Tingling? It Could Be Fibromyalgia

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Tingling? It Could Be Fibromyalgia

The pain of fibromyalgia is usually its distinguishing characteristic. Since it’s a condition involving the nerves, it sometimes mimics other neuropathic disorders, so it’s possible to feel tingling and numbness as a sciatica patient might. 

The reasons fibromyalgia develops in some people aren’t fully understood. It’s thought that repeated nerve stimulation causes a fundamental change in how nerves generate signals, and the brain becomes more sensitive and overreacts to these altered pain signals. 

However, pain isn’t the only sensation that nerves can generate. One of the problems with diagnosing fibromyalgia comes from confused symptoms that suggest other medical conditions. Tingling and numbness often suggest nerve compression conditions rather than fibromyalgia. 

As fibromyalgia specialists serving the Des Moines, Iowa, area, the team at Metro Anesthesia & Pain Management can help restore your quality of life through diagnosis and treatment of this condition. Visit us soon if you have unexplained symptoms that include tingling.

Diagnosing fibromyalgia

Previously, there was a tender point exam. Eighteen locations on your body were pressed to generate a fibromyalgia diagnosis. Today, though, you must have widespread pain through your body for longer than three months while affecting four of five areas, including:

  • Axial region: neck, back, chest, or abdomen
  • Left upper region: including shoulder, arm, or jaw
  • Right upper region: including shoulder, arm, or jaw
  • Left lower region: affecting the hip, buttock, leg, or foot
  • Right lower region: affecting the hip, buttock, leg, or foot

It’s common to undergo additional testing to rule out other conditions, usually through blood samples. If you have tingling, it could suggest musculoskeletal conditions causing nerve compression. In cases like these, diagnostic imaging could be necessary.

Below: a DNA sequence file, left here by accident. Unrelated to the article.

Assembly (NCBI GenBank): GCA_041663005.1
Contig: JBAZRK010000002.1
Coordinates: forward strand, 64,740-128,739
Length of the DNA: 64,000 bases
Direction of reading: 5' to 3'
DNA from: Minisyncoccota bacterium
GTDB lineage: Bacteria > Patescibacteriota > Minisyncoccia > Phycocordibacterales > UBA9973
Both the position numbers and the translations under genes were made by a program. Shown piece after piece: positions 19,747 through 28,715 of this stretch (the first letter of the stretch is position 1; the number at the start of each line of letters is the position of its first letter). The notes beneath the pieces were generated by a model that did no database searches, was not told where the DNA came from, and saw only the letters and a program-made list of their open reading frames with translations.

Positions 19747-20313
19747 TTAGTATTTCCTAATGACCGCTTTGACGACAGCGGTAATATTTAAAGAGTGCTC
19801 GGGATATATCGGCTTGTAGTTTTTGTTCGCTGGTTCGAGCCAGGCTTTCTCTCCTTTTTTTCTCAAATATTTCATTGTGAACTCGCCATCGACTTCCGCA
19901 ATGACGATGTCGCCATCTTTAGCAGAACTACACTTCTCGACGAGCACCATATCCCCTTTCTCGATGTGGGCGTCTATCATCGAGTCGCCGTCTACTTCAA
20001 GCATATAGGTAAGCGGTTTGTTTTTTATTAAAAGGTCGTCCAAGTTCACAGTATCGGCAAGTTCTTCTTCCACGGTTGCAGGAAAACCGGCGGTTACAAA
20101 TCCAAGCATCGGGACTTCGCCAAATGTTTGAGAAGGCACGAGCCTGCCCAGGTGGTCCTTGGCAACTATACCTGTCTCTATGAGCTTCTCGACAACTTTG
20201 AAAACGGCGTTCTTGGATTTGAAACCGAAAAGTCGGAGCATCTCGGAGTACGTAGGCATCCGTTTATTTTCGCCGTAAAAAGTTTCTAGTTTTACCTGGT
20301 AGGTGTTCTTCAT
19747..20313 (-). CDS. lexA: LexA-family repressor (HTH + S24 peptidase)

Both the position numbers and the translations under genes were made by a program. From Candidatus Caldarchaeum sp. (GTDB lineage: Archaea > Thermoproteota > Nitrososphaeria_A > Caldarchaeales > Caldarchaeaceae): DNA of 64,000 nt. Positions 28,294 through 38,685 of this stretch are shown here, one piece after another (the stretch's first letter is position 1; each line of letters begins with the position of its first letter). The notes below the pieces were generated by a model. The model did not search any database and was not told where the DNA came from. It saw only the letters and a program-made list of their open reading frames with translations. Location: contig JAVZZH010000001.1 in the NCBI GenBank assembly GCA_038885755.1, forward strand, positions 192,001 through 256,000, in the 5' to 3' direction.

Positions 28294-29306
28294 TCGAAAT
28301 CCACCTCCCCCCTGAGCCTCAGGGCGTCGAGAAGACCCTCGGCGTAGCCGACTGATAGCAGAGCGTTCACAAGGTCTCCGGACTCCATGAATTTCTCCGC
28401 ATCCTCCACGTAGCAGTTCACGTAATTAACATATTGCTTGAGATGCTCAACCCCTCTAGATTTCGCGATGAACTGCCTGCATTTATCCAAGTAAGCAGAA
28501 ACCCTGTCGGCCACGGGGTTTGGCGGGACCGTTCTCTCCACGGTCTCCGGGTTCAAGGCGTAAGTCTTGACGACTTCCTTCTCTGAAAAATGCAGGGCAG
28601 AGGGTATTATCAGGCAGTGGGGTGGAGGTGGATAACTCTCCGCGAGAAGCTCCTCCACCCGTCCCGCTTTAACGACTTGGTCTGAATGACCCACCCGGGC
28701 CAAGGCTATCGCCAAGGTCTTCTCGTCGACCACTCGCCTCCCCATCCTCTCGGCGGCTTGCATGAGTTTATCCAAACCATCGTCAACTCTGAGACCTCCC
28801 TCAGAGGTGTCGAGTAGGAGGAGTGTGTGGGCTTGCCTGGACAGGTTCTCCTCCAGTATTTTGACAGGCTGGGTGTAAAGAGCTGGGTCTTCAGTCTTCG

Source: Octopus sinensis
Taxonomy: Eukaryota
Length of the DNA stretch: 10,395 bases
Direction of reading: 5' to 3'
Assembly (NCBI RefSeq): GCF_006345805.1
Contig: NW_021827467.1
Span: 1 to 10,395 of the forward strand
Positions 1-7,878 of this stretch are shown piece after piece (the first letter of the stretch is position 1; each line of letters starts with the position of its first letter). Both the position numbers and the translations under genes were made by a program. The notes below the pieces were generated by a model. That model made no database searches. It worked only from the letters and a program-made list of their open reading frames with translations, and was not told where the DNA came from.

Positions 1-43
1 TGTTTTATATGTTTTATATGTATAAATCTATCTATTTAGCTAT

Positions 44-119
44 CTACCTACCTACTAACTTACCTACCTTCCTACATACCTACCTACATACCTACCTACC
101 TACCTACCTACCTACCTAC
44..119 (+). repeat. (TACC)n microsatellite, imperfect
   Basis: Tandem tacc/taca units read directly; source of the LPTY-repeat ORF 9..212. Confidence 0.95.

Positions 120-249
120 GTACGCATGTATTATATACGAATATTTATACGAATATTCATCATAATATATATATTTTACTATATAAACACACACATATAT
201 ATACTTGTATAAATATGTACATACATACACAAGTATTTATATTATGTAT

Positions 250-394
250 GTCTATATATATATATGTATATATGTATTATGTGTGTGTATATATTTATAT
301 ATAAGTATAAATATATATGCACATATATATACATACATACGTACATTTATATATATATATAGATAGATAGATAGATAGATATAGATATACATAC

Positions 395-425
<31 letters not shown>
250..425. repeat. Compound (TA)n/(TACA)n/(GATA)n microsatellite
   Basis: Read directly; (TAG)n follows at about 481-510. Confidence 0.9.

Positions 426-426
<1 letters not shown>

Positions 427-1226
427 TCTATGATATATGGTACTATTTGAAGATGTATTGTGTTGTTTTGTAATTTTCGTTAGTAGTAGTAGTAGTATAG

How fibromyalgia emerges

There’s usually no singular event that defines the start of fibromyalgia. It’s suspected that multiple factors come into play to cause the condition. There’s a genetic connection for many, as it tends to run in families. 

Traumatic physical events, such as a car accident, could contribute. Periods of emotional or psychological stress might also act as a trigger. 

Risk factors include gender, since women receive fibromyalgia diagnoses more often than men. Conditions including osteoarthritis, rheumatoid arthritis, and lupus could increase your chance of developing fibromyalgia. 

Co-existing conditions

It’s common for fibromyalgia to exist alongside other diseases and conditions. These may include: 

  • Anxiety
  • Chronic fatigue syndrome
  • Depression
  • Irritable bowel syndrome
  • Migraines or other headaches
  • Painful bladder syndrome
  • Postural tachycardia syndrome
  • Temporomandibular joint disorders

Anxiety and depression could appear as symptoms of fibromyalgia from the emotional and psychological strain that pain conditions exert on a patient. 

Targets for tingling

If you experience tingling and numbness as part of your fibromyalgia symptoms, these usually appear in the arms, hands, face, feet, and legs. Tingling in those areas often suggests conditions like carpal tunnel syndrome in the wrists and hands or sciatica down the legs to the feet.

Multiple sclerosis and neuritis can also produce tingling symptoms. Testing for these alternate conditions comes back normal if fibromyalgia is the culprit. 

It can be a complex journey to arrive at a fibromyalgia diagnosis. The team at Metro Anesthesia & Pain Management is with you every step of the way, keeping you comfortable. You can reach both our locations by phone or online to book a visit. Contact us today to get relief as soon as possible.